Beneath its veneer of elitism, the fashion world is just full of geeks.
Beneath its veneer of elitism, the fashion world is just full of geeks. It may mean little to you which model's feet walked which heels up which catwalk in which season in 1986, but the industry thrives on such knowledge. Luis Venegas has made a career from being a guardian of these facts. Since 2004, he has self-published the biannual Fanzine137, which is a bit like fashion’s Wisden Cricketers’ Almanack.
In 2007, Luis set up teen-boy magazine Electric Youth!and late last year he launched transversal mag Candy. In Fanzine137 he's published interviews with everyone from Interview magazine's Bob Colacello to 70s supermodel Karen Graham, alongside work by Richard Avedon, Irving Penn and Lillian Bassman. The title has run exclusive portfolios by our boys McGinley and Richardson, as well as Jack Pierson and David Armstrong. You know The Knowledge – the grueling examination of London streets that black cab drivers have to pass before they can work? Well, Luis' brain is a bit like that, but with sequins.
Luis lives in a small flat in Madrid, from where he produces his three magazines. We went round to have a chat.
Vice: You have a lot of magazines here. Would you agree that you're a fashion mag nerd?
Luis Venegas: I suppose I am. I've been collecting magazines since I was 12. The first non-Spanish magazine I bought was the February 1992 issue of Vanity Fair. The cover had Goldie Hawn on an elephant's trunk, shot by Annie Leibovitz. I didn't read the articles then, but I loved the images. They let me dream about other worlds and discover new artists. But it's not like I was at home reading magazines all day. I had friends too.
Were mags the first thing you collected? Kids tend to collect stickers or toy cars.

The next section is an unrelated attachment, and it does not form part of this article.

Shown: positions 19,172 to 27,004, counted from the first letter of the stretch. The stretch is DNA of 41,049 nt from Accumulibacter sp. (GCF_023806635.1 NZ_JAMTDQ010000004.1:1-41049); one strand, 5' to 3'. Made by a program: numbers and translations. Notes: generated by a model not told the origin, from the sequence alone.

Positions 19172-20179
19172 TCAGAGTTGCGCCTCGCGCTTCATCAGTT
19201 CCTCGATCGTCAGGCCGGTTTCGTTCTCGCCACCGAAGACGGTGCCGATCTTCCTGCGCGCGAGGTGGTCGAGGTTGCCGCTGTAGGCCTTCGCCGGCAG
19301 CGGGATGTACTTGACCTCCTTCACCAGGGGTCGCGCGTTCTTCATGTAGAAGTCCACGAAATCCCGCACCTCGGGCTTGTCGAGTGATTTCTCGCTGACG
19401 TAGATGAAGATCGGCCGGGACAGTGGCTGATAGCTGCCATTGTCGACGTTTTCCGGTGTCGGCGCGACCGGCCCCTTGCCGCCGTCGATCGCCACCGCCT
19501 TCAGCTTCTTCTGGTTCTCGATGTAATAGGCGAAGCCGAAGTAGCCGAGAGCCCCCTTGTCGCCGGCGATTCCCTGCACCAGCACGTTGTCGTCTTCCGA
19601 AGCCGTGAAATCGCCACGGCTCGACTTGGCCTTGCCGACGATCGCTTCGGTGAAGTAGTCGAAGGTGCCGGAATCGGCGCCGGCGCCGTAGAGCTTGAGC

No, I never liked stickers. I was into comics from the age of nine or ten, especially Marvel superhero comics. Oh and He-Man toys: Skeletor, Man-At-Arms, all of that.
I was into those too. Actually, I think they're the only things I've ever collected. How did you make the leap from comics to fashion?
When I was ten we got our first record player and my uncle bought my sister and me three records. One was Geminis by a Spanish singer called Ana Belén. I loved the cover and looked at the liner notes to see who had worked on it. I can still remember that the photo was by Javier Vallhonrat and the graphic design was by Juan Gatti. From that point on I focused on the people behind the images I liked.
And that’s when it all came together?
Yeah, I started making links between people. For example, I found out that Juan Gatti also did the film posters for Pedro Almodóvar, whose films often used clothes by Sybilla, whose look books and ads had been shot by Javier Vallhonrat, who had shot the cover of that Ana Belén record. Vallhonrat shot for Vogue España and Vogue Paris and it was through those that I discovered Annie Leibovitz. So I started buying all the new and old issues of Vanity Fair because of Leibovitz, and that’s how I started collecting.